Dietary Fiber pp 323-333 | Cite as

Dietary Fiber, Sucrose, and Serum Lipids

  • Margaret J. Albrink
  • Irma H. Ullrich


The best known effects of diet on serum cholesterol were elaborated during a series of experiments on adult men carried out by Keys and others during the 1960s (Keys et al., 1965; Anderson et al., 1973). The conclusions reached from these experiments were that saturated fat was the most powerful cholesterol-raising dietary component, dietary cholesterol having a small additional effect, and polyunsaturated fat having a cholesterol-lowering effect about half as effective as the cholesterol-raising effect of saturated fat. Pectin, certain vegetables, and plant sterols were also found to have a cholesterol-lowering effect. Most of these studies were carried out using diets of usual Western composition, i.e., moderately high in saturated fat and cholesterol. The amount and type of carbohydrate was found to have little or no effect. When an effect was found, sucrose and other sugars had a cholesterol-raising effect compared to starch. By and large, the type of carbohydrate was thought to be of little significance compared to the large effect of type of fat (McGandy et al., 1967). So strong is this impression that in many studies the type of carbohydrate is not even stated.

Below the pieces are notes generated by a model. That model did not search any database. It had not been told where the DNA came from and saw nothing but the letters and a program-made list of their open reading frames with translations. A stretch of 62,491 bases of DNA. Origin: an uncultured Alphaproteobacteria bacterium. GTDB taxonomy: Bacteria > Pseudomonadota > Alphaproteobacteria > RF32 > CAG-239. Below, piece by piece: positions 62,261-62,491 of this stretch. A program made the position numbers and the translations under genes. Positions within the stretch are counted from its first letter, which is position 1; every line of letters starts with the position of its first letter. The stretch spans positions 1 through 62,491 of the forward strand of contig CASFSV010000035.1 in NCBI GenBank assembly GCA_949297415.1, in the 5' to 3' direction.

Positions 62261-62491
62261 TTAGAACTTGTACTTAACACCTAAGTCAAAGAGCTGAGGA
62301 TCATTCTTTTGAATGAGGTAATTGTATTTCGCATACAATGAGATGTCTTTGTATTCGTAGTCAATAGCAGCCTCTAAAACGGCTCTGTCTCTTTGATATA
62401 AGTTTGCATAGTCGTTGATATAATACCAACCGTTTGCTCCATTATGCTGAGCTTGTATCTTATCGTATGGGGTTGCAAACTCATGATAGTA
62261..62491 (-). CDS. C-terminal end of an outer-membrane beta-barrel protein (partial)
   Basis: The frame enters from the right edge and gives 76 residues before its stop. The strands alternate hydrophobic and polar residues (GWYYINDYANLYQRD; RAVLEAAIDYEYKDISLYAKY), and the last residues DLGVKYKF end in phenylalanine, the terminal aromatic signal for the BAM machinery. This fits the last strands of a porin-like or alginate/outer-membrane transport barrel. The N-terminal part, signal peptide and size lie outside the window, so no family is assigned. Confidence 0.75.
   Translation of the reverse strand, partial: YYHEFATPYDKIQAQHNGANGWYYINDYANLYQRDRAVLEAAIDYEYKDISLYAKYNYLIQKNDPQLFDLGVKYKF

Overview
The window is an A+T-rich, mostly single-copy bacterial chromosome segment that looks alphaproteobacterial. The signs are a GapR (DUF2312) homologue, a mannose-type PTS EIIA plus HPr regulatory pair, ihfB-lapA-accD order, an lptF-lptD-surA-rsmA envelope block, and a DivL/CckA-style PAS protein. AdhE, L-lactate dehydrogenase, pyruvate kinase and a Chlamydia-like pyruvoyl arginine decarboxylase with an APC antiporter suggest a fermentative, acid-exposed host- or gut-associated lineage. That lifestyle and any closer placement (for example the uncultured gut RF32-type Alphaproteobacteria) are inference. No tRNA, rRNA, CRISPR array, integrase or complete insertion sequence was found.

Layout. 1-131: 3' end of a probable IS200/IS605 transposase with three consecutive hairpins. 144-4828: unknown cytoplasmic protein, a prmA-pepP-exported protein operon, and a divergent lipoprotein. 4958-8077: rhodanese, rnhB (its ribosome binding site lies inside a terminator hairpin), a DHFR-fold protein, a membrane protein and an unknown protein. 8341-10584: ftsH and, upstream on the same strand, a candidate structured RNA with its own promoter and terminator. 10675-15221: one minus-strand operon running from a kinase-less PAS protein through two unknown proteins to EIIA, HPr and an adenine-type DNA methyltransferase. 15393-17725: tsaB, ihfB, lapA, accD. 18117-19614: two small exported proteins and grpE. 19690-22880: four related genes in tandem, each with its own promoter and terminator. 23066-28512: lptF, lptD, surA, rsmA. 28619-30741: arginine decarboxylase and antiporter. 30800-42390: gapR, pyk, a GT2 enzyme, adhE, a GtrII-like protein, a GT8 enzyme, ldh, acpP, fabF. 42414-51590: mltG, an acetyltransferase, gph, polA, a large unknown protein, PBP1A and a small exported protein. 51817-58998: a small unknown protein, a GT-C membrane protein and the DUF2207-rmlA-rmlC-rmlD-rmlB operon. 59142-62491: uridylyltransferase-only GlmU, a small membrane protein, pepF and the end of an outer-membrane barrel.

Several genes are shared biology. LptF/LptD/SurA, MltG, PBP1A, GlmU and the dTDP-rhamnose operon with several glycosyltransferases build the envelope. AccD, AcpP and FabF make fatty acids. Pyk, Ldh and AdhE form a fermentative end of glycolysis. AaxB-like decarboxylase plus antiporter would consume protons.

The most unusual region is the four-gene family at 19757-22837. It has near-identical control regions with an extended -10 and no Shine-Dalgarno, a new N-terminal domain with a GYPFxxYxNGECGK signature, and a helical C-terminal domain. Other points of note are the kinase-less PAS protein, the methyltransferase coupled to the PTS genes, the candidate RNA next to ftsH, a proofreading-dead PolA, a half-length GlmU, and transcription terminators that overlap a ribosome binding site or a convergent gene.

Bile Acid Serum Cholesterol Serum Lipid Dietary Fiber Fecal Steroid 
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Copyright information

© Plenum Press, New York 1986

Authors and Affiliations

  • Margaret J. Albrink
    • 1
  • Irma H. Ullrich
    • 1
  1. 1.Department of MedicineWest Virginia University School of MedicineMorgantownUSA

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